This year’s meeting has the theme of "By Nature, Man is Relation to the Infinite." It has featured leaders in religion, politics, and culture who discussed issues of the day.
Speaking on the recent violent outbreaks, the African prelate told Vatican Radio that "there is no neat division between political problems and religious problems. They are intertwined."
Boko Haram, an Islamic fundamentalist group, have claimed responsibilities for several attacks in Nigeria specifically targeting Christians. Archbishop Kaigama made clear in the interview that it would be erroneous to view the crisis as a clash among religions. "Religion does a lot of good, we shouldn’t see it as always generating crisis," he said.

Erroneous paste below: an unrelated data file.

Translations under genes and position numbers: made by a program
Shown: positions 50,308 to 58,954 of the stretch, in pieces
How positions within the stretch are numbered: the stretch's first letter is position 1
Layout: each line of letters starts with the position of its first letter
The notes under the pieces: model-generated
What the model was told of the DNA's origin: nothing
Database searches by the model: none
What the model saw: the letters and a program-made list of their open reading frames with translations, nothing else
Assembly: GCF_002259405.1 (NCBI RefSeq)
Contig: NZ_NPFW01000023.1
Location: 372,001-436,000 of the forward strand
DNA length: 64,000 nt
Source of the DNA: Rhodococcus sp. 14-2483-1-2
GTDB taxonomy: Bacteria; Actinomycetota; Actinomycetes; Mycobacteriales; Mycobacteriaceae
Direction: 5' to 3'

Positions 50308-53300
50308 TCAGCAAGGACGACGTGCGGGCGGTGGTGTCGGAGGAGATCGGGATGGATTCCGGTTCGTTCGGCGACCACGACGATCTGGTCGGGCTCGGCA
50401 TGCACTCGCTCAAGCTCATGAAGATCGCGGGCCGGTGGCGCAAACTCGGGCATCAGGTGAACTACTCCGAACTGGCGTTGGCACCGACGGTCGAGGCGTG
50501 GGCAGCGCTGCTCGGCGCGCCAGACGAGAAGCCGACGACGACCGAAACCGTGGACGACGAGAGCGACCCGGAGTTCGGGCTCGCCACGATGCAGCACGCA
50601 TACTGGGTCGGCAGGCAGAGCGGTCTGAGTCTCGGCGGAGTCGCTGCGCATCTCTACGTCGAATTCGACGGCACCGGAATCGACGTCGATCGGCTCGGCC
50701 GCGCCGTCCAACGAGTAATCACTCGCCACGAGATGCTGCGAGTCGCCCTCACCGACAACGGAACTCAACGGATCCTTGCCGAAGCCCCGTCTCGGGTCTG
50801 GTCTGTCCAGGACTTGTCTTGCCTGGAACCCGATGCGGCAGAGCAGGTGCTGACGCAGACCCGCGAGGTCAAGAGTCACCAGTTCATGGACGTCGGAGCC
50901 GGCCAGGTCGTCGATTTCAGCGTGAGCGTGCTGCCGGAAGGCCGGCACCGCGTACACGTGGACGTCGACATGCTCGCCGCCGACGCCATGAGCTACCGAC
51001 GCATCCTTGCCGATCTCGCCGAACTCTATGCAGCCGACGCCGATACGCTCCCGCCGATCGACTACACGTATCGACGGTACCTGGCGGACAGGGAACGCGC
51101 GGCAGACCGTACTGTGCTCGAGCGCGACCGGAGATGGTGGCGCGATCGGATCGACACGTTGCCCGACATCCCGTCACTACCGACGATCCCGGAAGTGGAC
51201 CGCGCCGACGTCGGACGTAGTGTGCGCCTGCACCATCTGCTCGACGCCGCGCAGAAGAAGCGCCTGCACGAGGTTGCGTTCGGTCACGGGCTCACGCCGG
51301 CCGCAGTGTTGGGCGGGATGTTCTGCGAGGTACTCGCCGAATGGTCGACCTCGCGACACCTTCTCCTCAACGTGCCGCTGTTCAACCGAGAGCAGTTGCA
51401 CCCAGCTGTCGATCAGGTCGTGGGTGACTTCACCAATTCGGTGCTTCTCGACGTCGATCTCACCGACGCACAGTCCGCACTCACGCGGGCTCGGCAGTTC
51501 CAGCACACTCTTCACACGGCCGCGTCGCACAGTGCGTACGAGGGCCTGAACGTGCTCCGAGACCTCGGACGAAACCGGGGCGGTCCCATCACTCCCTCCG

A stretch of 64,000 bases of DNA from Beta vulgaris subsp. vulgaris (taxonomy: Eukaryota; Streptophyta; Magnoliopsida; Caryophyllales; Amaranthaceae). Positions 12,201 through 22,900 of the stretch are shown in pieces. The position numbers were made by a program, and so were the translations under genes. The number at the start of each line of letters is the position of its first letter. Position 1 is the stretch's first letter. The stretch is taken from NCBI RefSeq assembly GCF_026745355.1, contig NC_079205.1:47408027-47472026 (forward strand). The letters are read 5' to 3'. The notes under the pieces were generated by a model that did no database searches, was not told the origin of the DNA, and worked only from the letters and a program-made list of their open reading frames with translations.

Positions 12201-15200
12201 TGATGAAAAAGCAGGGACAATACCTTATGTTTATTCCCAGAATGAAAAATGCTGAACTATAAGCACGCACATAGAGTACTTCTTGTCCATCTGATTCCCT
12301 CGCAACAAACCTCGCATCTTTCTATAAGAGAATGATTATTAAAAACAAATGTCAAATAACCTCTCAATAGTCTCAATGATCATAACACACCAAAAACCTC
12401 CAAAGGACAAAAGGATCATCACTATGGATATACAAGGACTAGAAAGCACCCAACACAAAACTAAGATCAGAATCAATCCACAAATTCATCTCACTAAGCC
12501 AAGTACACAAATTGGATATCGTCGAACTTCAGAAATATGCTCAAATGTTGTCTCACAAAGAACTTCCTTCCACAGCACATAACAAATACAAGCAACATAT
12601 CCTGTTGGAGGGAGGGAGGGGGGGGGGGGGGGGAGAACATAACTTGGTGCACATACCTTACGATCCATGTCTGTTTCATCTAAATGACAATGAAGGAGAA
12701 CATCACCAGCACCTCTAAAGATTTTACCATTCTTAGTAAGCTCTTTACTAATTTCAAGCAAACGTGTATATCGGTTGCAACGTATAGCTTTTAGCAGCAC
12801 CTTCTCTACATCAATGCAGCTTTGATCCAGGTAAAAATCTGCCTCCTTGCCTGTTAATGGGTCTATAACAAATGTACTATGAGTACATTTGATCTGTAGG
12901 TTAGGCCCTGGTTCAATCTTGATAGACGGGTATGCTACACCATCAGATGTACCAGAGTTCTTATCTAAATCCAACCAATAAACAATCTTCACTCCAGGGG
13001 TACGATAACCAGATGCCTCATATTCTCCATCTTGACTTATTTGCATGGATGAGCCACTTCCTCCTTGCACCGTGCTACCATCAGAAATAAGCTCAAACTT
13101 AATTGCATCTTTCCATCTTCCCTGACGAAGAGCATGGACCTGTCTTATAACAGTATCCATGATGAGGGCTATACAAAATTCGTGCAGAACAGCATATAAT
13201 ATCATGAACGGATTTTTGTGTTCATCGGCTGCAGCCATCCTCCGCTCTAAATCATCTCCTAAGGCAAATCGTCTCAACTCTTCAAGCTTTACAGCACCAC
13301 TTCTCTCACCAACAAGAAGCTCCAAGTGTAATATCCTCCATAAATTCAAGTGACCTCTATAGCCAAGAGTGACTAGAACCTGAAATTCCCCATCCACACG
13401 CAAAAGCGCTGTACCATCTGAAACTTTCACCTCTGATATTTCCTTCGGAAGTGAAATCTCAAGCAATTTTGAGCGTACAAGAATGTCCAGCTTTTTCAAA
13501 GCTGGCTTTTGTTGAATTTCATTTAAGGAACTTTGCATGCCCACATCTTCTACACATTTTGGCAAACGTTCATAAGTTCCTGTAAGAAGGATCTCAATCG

"There are social issues, economic-political issues, problems of young people that often trigger these crises, but somehow eventually they always become Christian-Muslim crises. I always insist we should make a separation, a distinction. Yes, there are religious interests, but they are not responsible for all the crises."
The archbishop of Jos admitted that while there are religious problems that arise in the African nation, the current conflict is not a war between Christians and Muslims. "The Boko Haram is at war with Christians, because they have vowed they will kill Christians because they are infidels. This is a fact, but it is not the whole Islamic community," he said.